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I have a particularly long running method that I need to execute from my controller. The Method is in it's own Model. I am using an async controller, and I have the method setup using asyncFunc library to make it asynchronous. I have also tried invoking it on it's own process. The problem is I want to controller to go ahead and return a view so the user can continue doing other things as the method will notify the user it is completed or has any errors via e-mail.

The problem is even thogh it is an asynchronous method the controller will not move forward to return the view until the process is done. 15+ mins. and if you navigate to a different page the method stops trying to execute.

so how can I get the method to execute as a worker and free up the controller?

Any Help would be greatly appreciated.

all the best,

Chase Q, Aucoin

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3 Answers 3

up vote 0 down vote accepted

Use ThreadPool.QueueUserWorkItem() as a fire-and-forget approach in the ASPX page.

Do the long-running work in the WaitCallback you pass to QUWI. when the work is complete, that WaitCallback can send an email, or whatever it wants.

You need to take care to handle the case that the w3wp.exe is stopped during the 15 minute run. What will you do if the work is 2/3 complete? Some options are, making the work restartable, or just allowing the interrupted work to be forgotten.

Making it restartable might mean, when w3wp.exe restarts, your ASP.NET logic makes sure to begin again, any work that was interrupted. It might mean that your ASP.NET logic sets "syncpoints" so that it knows where to restart.

If you want the restartable option, you might think about Workflow, which is specifically designed for this purpose - maintaining state of long-running workflows, restarting automatically, and so on. If you use Workflow, you can set it to run asynchronously, and you may decide you do not need QueueUserWorkItem.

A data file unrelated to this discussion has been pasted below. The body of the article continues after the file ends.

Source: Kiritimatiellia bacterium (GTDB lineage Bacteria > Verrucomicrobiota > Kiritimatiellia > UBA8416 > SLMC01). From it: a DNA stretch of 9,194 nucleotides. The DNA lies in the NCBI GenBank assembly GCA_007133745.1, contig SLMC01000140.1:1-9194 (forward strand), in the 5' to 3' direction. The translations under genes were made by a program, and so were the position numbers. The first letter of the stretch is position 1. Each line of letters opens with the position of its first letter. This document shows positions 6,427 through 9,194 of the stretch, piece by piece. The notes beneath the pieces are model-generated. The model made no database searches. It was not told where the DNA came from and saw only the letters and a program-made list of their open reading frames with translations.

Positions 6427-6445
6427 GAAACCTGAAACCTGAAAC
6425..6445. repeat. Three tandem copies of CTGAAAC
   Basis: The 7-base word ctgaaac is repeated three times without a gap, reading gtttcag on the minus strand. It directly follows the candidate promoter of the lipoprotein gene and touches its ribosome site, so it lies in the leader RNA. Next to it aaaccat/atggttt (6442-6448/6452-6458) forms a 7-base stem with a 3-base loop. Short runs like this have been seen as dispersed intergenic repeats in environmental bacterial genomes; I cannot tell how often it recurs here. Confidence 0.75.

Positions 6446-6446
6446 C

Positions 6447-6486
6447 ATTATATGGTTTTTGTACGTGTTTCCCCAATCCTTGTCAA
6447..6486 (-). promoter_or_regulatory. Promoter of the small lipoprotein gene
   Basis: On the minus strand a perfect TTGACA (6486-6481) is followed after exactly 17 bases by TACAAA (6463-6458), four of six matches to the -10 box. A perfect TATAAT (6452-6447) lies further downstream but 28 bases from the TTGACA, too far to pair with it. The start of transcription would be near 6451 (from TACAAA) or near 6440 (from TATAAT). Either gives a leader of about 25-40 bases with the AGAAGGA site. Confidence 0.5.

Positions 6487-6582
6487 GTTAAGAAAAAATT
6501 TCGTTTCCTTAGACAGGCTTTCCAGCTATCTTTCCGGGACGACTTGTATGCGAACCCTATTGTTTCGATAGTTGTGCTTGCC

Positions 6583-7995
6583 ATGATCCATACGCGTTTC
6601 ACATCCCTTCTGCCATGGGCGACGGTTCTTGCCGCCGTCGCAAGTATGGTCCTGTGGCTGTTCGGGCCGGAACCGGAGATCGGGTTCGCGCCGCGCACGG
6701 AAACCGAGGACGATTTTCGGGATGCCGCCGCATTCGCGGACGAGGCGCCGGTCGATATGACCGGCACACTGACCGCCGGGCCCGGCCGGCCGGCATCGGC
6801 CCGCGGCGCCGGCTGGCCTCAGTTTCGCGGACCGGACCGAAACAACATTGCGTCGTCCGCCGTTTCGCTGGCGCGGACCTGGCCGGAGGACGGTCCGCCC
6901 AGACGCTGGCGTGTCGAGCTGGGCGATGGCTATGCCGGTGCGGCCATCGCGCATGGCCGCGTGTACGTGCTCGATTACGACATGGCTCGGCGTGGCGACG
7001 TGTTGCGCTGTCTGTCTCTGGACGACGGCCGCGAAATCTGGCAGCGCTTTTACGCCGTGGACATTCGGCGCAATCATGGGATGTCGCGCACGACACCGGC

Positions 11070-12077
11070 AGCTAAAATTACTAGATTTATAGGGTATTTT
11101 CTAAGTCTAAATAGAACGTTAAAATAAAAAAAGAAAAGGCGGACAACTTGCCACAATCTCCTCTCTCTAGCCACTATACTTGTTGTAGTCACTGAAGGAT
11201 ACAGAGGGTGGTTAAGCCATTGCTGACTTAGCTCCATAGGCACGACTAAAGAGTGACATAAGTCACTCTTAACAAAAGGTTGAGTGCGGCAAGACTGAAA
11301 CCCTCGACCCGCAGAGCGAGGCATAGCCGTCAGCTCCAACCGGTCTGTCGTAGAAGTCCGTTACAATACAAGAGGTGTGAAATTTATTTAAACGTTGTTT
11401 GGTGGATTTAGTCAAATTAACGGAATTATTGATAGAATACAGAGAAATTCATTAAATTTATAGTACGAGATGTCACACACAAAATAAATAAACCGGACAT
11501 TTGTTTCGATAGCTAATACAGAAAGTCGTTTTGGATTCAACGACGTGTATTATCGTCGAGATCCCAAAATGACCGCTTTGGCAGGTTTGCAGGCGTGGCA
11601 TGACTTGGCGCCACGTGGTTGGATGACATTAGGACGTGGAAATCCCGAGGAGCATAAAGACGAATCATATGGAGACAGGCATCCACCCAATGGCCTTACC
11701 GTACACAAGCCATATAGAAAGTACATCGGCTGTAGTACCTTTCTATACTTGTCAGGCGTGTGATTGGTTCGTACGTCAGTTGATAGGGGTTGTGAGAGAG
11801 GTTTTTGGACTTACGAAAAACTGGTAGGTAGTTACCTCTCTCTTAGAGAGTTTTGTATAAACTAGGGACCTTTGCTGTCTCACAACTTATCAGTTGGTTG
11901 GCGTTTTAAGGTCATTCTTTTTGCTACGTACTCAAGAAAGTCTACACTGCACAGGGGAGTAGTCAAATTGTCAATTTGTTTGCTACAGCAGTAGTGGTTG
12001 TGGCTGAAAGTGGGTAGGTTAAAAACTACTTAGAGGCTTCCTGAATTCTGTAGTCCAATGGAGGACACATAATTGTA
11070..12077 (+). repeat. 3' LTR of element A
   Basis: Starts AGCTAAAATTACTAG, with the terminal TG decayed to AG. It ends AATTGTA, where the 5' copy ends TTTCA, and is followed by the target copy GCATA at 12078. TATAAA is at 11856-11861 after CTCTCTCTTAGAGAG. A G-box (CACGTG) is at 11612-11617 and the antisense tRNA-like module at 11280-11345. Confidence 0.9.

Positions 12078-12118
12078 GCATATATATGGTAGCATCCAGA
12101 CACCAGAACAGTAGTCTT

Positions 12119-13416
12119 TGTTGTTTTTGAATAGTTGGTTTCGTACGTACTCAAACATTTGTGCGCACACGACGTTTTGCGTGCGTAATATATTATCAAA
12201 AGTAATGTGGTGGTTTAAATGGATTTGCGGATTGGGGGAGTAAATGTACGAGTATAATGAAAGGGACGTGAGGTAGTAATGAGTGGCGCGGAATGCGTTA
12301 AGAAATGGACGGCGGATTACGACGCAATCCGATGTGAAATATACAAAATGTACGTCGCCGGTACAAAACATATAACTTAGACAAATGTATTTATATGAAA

see also:
Moving a time taking process away from my application
the Workflow Foundation tag

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Thank you very much for the feedback I will read the information you have provided, but on face value looks like it should help. – AnonUser May 1 '11 at 16:58

This will help >

It is the standard way of running a background process on the server in the .NET stack.

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I don't know why, but I still live in conviction that this should not be done. Executing background threads in ASP.NET smells. You will also steal threads from ASP.NET thread pool which is controlled by IIS. It can decide that something is wrong with your worker process and restart it any time just to keep memory consumption, processing time consumption or thread consumption low. If you need background logic create custom NT service and call the process on that service either via old .NET remoting or WCF.

Btw. approach I described is used frequently in commercial applications and those which doesn't use it often self-host the whole web server.

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